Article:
The chances of your colonoscopy resulting in the made-for-TV near-death experience that Dr. Mehmet Oz detailed in a six-part video series on his show and website are highly unlikely. See, Dr. Oz didn’t have a near-death experience, and his colonoscopy story is very common. So can we cut it out with the hysterics, Dr. Oz? You’re scaring people.

Yes, there was a 10 percent chance it could have become cancerous over time, which is why it was removed. The rest of his overblown, overdone, overly-dramatic story, including his heartbreaking anecdote of having to tell his children (sob!) are for the mere benefit of getting people to watch his show.

Unfortunately, a side effect of Dr. Oz’s histrionics is that he’s taken a common condition and turned it into a death-defying act that will scare the living daylights out of anyone who may be approaching the screening age – or who may have already passed it. (If you’re like Dr. Oz and putting off that colonoscopy you naughty kid, go get screened!)

But the damage doesn’t end there.

Like many others before me and since, I happen to be someone who has had to tell my wife and children that I had been diagnosed with a cancer that could mean the end of my life in a rather short period of time. Not a pre-cancerous growth. Not “I might have a problem in 10 years and, oh, they can resolve the problem by just snipping something out in a fifteen minute procedure.”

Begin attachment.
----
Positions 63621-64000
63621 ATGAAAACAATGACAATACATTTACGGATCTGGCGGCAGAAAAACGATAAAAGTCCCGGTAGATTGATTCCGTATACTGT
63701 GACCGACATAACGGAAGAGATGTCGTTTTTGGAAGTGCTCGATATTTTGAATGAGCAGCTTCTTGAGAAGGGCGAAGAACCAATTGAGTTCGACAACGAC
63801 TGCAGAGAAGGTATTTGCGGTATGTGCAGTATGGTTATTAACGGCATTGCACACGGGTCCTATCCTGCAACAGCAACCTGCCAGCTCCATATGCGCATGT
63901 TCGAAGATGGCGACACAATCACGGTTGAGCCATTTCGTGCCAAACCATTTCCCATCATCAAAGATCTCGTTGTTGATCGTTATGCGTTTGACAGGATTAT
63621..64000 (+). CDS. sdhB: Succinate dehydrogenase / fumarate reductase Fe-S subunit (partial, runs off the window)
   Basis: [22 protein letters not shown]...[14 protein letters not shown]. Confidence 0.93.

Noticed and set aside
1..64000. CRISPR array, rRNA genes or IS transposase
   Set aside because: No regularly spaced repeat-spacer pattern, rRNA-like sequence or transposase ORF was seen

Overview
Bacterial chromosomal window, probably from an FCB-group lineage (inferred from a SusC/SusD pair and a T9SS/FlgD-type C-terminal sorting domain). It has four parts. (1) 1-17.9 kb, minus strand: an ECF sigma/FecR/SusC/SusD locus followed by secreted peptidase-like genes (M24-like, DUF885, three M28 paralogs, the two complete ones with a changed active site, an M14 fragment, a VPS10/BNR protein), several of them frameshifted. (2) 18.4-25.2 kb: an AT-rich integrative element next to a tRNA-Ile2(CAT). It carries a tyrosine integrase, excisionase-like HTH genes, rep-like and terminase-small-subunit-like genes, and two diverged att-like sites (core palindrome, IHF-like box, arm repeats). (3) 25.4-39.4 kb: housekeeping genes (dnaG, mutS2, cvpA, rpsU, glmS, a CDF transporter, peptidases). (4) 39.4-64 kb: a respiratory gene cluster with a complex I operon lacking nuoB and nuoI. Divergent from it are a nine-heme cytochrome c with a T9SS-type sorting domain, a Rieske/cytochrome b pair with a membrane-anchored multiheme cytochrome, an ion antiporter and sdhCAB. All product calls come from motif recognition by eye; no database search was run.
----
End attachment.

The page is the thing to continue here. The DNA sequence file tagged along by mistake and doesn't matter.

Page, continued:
No, it was looking like I was in some very immediate and serious trouble.

Of course, relaying this bit of information to your family is not a particularly pleasant experience and I’m one of the lucky ones who, after 6 months of chemotherapy (not a fifteen minute painless procedure), is still here to tell the story.

Imagine, if you will, how I -and the millions of others who have faced this difficult experience – might feel when Dr. Oz makes such a fuss about telling his wife that he might have gotten cancer in ten years if he hadn’t had the procedure that virtually insured that this wouldn’t happen?

It’s wrong on so many levels.

Yes, Oz is a television performer and, as such, must be concerned with his ratings if he wants to keep the big bucks flowing.

However, he is still a doctor and that comes with some responsibility- responsibility that Dr. Oz has sadly ignored. For this he should be very ashamed.

As for Time Magazine, would it have killed them to actually look into the reality of Oz’s non-crisis before putting this on their cover?

By: Rick Ungar, The Policy Page, June 2, 2011

June 3, 2011 Posted by | Consumers, Education, Health Care, Media, Public Health | , , , , , , , , , , , , , | 1 Comment